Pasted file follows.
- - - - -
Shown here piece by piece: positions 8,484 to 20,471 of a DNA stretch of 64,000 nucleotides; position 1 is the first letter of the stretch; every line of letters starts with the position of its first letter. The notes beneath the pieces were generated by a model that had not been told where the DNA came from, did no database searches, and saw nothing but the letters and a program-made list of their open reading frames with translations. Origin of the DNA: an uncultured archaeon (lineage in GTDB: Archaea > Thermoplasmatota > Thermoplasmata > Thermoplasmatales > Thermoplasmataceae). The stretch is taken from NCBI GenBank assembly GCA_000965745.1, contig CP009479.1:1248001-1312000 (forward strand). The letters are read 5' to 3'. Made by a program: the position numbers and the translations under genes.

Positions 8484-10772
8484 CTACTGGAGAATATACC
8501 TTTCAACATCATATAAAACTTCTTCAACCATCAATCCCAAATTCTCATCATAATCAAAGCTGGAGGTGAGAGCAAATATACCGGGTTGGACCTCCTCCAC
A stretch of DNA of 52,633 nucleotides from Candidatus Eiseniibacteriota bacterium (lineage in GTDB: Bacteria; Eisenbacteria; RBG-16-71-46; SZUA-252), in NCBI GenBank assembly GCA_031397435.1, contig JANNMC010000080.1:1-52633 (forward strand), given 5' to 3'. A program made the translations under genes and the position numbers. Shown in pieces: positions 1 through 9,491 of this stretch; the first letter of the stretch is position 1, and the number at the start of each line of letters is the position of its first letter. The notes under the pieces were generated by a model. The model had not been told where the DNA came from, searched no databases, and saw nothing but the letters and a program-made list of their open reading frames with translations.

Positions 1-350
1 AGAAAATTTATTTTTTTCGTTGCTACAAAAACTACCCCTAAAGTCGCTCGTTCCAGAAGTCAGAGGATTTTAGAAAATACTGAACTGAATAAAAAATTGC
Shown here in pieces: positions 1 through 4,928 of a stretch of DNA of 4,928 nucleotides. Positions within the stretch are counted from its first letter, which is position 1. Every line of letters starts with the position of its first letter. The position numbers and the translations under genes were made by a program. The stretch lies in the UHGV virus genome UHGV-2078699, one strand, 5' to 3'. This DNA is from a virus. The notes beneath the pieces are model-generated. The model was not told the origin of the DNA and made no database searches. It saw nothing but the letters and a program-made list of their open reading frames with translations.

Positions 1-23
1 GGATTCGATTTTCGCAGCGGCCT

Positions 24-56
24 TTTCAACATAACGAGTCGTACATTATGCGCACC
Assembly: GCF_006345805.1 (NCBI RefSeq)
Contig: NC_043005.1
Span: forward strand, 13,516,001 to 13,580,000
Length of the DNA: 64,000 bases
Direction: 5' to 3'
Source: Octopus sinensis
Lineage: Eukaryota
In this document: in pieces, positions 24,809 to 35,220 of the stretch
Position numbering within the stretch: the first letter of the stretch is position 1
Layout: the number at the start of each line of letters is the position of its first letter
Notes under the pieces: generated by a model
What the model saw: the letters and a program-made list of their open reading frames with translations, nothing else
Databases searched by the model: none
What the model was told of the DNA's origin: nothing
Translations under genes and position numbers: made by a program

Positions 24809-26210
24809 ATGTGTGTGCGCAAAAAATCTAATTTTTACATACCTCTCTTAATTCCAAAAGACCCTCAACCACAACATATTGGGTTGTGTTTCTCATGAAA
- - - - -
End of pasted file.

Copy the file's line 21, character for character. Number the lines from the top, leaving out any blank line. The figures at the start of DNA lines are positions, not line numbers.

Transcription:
Position numbering within the stretch: the first letter of the stretch is position 1